I’m much more likely to use a simple red candle for Legba than a St. Anthony candle, for example. I have gotten used to using some Christian elements in a Vodou context, like crucifixes… but I generally play down the Christian trappings. It worked well enough in Dahomey before the slave days, and I’ve never felt any pressure from the lwa to add in the Christian stuff if I don’t want to. They don’t really seem to care much.

      (Often I even use gin rather than rum for offerings, which I’m told is the norm in West Africa today. But that’s neither here nor there.)

      Overall, I keep an open mind to the Christian elements and I understand why they’re used… but St. Patrick I have a hard time with. He is, specifically, the guy who began the destruction of my other religion, and destroyed the shrines of my gods; it’s really hard for me to consecrate a candle of his and think of it only as a nice image that Damballah likes. It’s just too personally off-putting to me. Luckily there are lots of other offerings I can give Damballah that don’t have any image of Patrick involved.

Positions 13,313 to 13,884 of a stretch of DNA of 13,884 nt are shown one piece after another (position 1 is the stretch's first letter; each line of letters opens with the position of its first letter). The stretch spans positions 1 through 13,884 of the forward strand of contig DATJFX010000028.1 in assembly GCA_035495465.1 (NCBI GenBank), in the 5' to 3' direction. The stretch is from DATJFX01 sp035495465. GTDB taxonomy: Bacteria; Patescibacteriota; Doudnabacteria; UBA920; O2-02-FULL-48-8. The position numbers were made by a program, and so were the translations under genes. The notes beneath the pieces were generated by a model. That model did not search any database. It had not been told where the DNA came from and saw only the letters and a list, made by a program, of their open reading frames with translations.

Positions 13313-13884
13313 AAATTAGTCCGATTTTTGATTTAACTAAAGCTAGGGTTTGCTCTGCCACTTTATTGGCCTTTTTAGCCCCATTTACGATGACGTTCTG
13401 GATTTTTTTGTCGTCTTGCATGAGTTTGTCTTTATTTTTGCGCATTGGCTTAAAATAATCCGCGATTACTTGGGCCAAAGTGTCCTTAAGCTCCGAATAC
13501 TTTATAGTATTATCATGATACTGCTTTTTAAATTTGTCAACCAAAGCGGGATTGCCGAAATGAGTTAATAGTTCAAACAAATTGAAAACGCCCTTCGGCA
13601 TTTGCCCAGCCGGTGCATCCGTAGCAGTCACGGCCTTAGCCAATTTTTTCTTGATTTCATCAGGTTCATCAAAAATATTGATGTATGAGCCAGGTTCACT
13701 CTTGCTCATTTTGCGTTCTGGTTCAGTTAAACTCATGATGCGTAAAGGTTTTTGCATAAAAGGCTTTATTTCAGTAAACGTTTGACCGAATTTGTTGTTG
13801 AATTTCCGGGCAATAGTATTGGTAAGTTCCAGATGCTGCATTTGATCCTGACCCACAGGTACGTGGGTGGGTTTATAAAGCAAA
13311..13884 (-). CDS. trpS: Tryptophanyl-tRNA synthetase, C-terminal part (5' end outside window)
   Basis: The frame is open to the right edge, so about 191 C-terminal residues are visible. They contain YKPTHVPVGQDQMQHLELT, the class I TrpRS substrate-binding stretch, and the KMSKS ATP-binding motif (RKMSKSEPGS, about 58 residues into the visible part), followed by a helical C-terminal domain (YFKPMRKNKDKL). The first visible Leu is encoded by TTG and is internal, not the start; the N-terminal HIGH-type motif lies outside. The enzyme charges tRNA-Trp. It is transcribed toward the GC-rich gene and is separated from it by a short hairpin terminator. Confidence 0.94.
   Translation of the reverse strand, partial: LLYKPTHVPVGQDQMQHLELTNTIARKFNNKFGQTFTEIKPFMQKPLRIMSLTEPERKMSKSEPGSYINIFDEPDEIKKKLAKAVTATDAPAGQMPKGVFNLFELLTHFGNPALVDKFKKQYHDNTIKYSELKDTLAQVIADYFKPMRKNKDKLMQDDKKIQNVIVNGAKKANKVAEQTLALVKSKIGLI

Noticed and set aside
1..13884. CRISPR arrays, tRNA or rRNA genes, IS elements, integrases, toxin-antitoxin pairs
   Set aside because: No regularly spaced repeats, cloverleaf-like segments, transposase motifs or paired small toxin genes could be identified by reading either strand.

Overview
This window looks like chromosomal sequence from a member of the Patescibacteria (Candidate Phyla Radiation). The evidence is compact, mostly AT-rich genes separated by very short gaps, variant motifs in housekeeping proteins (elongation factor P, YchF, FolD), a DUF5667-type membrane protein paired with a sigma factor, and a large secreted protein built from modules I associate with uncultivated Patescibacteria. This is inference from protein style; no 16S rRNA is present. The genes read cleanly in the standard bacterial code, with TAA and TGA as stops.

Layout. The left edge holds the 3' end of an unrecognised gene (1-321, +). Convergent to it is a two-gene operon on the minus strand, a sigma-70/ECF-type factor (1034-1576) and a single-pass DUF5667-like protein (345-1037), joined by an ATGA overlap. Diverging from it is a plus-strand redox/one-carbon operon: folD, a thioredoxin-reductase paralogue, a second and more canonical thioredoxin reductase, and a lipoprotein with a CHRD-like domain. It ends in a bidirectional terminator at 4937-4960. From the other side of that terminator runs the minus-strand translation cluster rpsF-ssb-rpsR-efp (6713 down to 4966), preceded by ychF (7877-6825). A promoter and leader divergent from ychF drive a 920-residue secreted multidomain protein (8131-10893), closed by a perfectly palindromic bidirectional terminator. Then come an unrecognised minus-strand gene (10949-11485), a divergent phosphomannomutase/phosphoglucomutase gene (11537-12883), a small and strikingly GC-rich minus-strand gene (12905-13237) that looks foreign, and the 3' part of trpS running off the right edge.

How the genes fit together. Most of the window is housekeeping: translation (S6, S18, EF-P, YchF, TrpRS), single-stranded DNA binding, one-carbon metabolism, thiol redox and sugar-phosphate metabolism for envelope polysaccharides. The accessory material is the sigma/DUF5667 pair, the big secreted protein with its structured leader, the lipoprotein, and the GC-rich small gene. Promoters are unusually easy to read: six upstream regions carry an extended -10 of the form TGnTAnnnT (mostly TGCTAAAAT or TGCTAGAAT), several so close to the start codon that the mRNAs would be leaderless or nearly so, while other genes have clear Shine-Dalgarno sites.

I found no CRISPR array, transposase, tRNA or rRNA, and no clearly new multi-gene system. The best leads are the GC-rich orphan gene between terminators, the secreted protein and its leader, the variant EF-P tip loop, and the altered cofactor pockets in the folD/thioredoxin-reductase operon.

Of course, our House serves Damballah on March 17 and if I was in New Orleans on that day I would’ve celebrated it with them. That’s what I did last year, and it was actually very helpful to have a meaningful holiday I can connect with on the date that I usually associate only with Patrick. All’s well that ends well, I suppose… and the use of Patrick’s iconography has ended very well for Haitians. Patrick’s work did not end so well for the other side of my spiritual lineage, so for me personally it remains kind of a split issue.

  2. Duffi says:

    Thank for this, Drew. I’m disgusted by Patrick & all that he stands for. I’m wearing a deep green on my nails — I wear black habitually — in protest & with love for one of my ancestral countries.